Support for BiDiB

FAQ

Questions and Answers for the implementation of BiDiB has been collected here:

I want to implement BiDiB in my host program, what things do I have to integrate?

The feature coverage that a program implements is essentially at the discretion of the programmer. It is for example possible that a configuration manager focuses on ports, macros and firmware updates, while in contrast an operation application uses feedback, driving commands and accessory controls without caring about details of node configurations.

The only mandatory parts are the safeguards for securing data transmission and the basic functions for reading in and displaying nodes.

How do I deal with the various protocol versions in my program?

BiDiB is constructed so that full backward compatibility is possible. For this purpose, reading in any node should begin with MSG_SYS_GET_P_VERSION and MSG_SYS_GET_MAGIC. It is discernible from that information which messages the node supports and which it does not support (any more), as well as which state model it uses and which features need to be queried.

How to deal with this depends completely on the software, bearing in mind the different release cycles of the components. Old protocol version should be supported as far as possible by means of a compatibility layer. If that is not possible or too laborious, the limited compatibility must be documented in the manual.

When an outdated or unheard-of new protocol version which is not or not completely supported is detected, a warning (about restricted functionality) or error message ("please update") is indicated. Precisely for forward compatibility it is important to keep up the functionality and usability of the software. Unknown message types, message parameters, features, configurations enums etc. should simply be ignored.

Is there an overview for programs that shows how data is transferred and with which interface parameters?

The protocol distinguishes between the message content (payload) and transportation route. The available transportation routes and their data protection mechanisms are described in the 'Transport' section of this web page.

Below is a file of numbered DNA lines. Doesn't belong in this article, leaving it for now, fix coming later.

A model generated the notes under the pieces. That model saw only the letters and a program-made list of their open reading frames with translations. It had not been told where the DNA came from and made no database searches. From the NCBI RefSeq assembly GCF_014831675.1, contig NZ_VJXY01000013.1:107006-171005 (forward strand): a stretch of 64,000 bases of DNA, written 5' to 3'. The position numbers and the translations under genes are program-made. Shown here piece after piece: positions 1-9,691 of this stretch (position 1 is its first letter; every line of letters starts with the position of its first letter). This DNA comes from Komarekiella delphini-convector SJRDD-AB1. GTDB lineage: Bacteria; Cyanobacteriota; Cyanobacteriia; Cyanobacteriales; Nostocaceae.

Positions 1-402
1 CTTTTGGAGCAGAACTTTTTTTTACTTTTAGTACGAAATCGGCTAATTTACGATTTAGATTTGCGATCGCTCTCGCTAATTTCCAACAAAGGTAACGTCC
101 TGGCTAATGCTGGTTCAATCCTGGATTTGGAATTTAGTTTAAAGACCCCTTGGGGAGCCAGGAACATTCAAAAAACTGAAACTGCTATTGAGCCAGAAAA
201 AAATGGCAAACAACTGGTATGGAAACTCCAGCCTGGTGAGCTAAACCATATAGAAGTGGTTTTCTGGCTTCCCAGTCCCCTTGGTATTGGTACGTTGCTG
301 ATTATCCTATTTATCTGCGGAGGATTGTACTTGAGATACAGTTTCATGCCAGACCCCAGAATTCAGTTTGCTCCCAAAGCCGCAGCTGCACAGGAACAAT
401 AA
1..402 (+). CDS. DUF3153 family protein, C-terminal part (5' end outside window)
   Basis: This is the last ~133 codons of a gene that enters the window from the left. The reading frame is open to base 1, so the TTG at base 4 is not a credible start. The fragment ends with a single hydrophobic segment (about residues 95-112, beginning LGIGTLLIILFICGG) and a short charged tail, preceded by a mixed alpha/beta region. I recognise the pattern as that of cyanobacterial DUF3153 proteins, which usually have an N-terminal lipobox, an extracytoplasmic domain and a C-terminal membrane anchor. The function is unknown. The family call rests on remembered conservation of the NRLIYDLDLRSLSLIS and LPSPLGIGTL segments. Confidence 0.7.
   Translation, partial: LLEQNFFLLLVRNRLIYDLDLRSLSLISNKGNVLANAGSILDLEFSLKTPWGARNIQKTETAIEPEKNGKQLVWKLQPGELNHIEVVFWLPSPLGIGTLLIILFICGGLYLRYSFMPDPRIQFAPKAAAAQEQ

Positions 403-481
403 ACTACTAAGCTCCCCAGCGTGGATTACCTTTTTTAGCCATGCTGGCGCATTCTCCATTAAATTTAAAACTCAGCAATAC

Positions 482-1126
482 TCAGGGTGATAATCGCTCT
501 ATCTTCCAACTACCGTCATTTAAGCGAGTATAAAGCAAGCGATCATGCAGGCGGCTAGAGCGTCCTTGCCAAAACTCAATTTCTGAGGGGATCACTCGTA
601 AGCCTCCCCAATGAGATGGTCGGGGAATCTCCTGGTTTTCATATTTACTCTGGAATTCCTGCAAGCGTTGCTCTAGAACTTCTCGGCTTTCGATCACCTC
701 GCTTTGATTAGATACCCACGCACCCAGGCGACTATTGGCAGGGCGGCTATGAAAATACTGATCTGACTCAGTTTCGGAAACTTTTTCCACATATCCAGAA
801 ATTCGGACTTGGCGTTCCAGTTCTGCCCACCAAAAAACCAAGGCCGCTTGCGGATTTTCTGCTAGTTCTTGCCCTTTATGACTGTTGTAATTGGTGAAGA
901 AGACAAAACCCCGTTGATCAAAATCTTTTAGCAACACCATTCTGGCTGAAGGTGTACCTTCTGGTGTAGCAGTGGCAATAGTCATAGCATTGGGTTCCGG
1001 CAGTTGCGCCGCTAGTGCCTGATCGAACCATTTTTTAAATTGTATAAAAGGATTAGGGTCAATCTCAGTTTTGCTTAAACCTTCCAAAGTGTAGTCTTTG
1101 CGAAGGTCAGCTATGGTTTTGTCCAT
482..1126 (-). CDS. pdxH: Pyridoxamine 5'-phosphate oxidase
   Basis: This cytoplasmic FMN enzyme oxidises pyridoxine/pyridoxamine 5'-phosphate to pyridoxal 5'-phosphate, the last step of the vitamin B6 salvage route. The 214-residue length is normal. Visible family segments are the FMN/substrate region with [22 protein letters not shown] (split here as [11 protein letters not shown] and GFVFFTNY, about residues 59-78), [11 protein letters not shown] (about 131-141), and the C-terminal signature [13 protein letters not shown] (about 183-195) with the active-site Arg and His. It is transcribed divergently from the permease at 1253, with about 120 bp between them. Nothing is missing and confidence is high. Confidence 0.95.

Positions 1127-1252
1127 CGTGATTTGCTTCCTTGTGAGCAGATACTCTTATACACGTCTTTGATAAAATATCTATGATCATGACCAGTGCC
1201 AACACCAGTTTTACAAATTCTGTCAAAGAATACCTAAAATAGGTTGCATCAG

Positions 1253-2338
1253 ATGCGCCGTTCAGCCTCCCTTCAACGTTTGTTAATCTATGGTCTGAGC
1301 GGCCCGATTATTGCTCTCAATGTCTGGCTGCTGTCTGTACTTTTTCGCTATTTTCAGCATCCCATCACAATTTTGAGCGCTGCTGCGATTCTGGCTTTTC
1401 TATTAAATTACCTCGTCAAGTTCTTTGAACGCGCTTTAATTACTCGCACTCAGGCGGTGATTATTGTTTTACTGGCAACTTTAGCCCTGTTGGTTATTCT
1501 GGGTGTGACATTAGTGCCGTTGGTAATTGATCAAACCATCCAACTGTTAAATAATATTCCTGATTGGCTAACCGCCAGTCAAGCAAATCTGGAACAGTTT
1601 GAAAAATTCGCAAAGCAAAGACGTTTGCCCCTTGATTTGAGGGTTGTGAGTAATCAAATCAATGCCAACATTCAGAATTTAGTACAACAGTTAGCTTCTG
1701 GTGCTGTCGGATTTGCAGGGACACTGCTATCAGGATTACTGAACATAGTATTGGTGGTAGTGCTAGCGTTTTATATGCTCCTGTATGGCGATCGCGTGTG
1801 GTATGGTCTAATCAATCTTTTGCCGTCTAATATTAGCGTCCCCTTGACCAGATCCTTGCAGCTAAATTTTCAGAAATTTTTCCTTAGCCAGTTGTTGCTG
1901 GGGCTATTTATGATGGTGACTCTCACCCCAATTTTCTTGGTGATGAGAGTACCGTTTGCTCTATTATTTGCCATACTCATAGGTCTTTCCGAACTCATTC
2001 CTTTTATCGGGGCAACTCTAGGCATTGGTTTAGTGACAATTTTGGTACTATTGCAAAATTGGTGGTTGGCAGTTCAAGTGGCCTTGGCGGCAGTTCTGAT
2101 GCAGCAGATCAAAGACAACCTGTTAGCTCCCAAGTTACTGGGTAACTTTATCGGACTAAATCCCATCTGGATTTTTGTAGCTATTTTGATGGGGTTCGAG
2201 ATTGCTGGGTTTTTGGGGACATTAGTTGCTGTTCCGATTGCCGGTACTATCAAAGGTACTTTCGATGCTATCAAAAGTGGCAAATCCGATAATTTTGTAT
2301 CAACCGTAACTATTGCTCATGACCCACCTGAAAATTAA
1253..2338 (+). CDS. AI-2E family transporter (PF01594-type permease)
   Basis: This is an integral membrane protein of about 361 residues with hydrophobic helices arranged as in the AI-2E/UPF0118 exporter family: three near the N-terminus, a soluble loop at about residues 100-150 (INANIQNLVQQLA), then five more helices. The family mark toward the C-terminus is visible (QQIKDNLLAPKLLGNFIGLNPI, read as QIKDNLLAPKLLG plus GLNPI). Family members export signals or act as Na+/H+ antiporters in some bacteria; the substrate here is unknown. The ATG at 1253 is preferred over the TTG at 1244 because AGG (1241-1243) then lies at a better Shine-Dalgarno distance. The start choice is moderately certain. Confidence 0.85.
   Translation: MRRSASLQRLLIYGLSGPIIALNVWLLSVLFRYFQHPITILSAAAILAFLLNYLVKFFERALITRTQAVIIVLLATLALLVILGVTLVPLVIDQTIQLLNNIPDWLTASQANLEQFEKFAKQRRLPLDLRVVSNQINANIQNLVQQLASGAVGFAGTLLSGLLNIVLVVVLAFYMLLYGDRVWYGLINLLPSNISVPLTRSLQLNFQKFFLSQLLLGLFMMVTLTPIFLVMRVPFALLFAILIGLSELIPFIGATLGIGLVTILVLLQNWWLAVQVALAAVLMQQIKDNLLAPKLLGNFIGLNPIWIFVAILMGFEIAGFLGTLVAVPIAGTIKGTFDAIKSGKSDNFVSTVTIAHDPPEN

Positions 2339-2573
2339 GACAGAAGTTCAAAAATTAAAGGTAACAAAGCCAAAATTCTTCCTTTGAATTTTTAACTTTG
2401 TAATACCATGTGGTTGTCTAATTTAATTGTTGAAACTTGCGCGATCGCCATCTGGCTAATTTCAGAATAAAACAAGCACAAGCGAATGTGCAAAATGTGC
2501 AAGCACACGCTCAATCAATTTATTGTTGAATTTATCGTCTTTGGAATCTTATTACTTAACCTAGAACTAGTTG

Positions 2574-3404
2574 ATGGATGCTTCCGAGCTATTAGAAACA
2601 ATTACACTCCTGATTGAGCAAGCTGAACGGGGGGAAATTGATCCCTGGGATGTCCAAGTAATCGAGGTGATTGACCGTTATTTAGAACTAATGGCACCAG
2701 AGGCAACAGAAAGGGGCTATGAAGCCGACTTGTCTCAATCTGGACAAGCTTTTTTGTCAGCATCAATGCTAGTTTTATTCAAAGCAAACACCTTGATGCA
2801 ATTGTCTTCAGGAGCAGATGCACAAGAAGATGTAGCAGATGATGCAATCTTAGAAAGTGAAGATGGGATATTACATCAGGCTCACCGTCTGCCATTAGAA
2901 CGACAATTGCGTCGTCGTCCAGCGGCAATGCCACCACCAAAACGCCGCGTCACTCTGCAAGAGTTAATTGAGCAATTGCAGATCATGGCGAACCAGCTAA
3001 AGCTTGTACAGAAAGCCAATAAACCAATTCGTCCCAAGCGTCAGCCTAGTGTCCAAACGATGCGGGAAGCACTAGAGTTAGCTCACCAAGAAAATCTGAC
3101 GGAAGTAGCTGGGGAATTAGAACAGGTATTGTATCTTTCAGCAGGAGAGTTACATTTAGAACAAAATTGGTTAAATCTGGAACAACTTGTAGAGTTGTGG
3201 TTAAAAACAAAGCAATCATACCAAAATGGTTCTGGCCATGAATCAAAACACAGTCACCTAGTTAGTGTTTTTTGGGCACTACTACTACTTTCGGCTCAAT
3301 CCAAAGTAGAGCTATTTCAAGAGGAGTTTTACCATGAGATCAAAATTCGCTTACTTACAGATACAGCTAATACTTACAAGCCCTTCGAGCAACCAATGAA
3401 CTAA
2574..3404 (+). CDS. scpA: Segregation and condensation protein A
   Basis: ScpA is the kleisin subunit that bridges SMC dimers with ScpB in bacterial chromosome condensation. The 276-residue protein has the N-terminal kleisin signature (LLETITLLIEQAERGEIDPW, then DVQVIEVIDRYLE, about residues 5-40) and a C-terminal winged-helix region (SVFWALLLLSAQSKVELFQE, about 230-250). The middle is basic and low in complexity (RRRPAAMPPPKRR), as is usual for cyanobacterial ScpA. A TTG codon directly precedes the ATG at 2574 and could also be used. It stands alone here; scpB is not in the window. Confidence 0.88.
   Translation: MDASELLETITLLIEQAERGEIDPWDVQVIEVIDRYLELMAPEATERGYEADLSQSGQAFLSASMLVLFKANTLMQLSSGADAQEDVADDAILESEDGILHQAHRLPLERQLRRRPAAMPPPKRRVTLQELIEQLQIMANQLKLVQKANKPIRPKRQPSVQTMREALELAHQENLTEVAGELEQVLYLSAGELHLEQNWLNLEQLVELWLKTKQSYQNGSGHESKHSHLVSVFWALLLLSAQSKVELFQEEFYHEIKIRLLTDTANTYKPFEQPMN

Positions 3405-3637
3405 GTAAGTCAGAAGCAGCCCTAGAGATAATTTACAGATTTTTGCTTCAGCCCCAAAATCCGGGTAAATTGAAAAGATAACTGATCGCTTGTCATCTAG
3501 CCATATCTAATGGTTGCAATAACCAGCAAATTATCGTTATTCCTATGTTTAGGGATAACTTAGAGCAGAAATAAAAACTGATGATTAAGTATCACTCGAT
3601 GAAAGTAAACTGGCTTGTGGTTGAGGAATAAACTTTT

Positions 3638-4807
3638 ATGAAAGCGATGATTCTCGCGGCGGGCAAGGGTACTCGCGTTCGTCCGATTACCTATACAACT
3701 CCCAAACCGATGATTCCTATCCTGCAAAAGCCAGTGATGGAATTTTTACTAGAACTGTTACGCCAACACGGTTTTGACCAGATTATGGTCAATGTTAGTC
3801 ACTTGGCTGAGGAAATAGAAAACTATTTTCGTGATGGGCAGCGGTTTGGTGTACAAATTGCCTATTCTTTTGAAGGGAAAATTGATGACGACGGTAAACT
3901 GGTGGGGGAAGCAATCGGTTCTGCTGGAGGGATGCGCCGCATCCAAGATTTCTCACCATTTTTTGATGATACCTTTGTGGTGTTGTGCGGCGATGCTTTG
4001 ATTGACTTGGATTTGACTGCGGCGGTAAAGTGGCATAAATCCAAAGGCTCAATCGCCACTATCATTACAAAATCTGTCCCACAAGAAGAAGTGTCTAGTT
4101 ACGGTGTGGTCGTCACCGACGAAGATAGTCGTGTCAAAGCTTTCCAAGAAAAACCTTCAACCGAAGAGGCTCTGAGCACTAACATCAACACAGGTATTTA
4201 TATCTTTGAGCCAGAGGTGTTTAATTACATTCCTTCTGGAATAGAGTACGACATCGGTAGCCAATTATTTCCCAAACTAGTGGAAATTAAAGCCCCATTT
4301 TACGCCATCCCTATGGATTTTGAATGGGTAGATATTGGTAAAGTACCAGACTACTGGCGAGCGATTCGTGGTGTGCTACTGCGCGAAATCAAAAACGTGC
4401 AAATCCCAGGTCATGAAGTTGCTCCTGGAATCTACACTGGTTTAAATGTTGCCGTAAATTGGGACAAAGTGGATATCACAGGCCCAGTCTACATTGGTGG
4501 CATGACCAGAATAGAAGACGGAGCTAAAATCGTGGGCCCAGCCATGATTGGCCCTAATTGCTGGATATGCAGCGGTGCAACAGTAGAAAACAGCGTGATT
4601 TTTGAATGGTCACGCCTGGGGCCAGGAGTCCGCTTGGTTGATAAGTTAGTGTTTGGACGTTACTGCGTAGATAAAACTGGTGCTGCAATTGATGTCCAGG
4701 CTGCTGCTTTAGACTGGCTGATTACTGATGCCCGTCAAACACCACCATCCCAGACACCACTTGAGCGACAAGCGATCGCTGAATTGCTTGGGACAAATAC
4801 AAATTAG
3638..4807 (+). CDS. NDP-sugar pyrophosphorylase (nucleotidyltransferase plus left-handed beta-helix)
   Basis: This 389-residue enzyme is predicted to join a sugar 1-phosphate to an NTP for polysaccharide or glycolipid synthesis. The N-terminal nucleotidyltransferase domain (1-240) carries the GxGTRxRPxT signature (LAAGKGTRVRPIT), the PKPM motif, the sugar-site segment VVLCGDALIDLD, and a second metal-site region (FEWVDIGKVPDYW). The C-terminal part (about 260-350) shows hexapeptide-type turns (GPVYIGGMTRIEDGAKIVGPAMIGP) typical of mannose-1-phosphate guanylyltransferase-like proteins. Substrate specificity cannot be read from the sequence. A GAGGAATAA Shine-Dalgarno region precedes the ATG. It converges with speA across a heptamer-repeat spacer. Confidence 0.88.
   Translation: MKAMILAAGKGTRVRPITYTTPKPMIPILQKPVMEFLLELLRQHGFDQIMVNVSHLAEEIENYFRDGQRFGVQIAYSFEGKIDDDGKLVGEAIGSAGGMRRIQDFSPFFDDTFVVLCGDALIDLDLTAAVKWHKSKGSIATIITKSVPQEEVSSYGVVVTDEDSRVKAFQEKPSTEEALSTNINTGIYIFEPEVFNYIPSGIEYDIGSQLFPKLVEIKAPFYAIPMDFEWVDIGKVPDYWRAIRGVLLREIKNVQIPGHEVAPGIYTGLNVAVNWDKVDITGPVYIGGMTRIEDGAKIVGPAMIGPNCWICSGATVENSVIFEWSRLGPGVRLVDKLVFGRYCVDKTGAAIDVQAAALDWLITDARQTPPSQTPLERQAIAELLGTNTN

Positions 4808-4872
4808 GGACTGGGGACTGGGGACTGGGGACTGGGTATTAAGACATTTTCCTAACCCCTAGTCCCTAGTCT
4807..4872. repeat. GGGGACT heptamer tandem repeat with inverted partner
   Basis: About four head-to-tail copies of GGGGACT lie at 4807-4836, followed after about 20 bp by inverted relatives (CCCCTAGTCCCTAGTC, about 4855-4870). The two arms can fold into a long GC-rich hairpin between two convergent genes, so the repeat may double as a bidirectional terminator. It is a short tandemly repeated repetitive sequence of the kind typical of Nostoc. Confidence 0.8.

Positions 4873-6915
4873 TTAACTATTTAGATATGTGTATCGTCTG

Currently (as in 2016) there are three gateways with BiDiBus interfaces in the market: Tams S88-BiDiB, GBMBoost and BiDiB-IF2, all of them are based on USB with a virtual serial port.

Where can I find the exact definition of the message numbers?
There is a mandatory header file, where the message numbers are defined. Only this header file should be used in programs and the message number should be inserted via #define. This header file can be found in the file area at BiDiB-Implementation-Group.
I have a BiDiB system and have a successful connection to the first module. How can I connect to the second module?

If the first module is a hub/interface, then you can query the current assignment of all connected nodes to their local addresses form this first module with: MSG_NODETAB_GETALL. This query gives a list of the connected modules with their UNIQUE_ID and the currently assigned local address. Nodes will be addressed via the local address as follows:

  • The interface will be addressed with 00.
  • The node with the local address 1 will be addressed with 01 00.
  • The node with the local address 2 will be addressed with 02 00.

Suppose there is another hub at the local address 2:

  • The node with the local address 5 behind this hub will be addressed with 02 05 00.

Caution: The list might be different after power off/on (depending on the logon). There is always the need to go via the UNIQUE_ID. A list of possible UNIQUEs as an XML file is available on request.

Was does 'broadcast' mean and which messages are affected?

For some state transitions and messages it is very important that all nodes in the system get informed, i.e. clock messages. Therefore such a message is only sent to the first interface, the interface forwards this message to all subnodes.

The following messages are sent as broadcast:

  • MSG_SYS_ENABLE, MSG_SYS_DISABLE: enable or disable spontaneous transmission of messages by nodes.
  • MSG_SYS_CLOCK: transmitting the layout time
  • MSG_BOOST_ON, MSG_BOOST_OFF (only if first data byte has a value of 0): setting the booster state
  • MSG_LOCAL_ACCESSORY: Legacy distribution of DCC accessory messages

Note that a newly logged-on node haven't received broadcasts in the past, so this node must be informed individually about system and booster state.

As opposed to host side, the data package will be prepended by a package length-byte at the RS485-side?
<MAGIC><P_LENGTH><M_LENGTH><MESSAGE>...<M_LENGTH><MESSAGE><CRC><MAGIC>

This is only partially correct. The framing is already guaranteed by the transmission permission through the TOKEN, a MAGIC is therefore no longer required here. The complete package is as follows:

<TOKEN><P_LENGTH><M_LENGTH><MESSAGE>...<M_LENGTH><MESSAGE><CRC>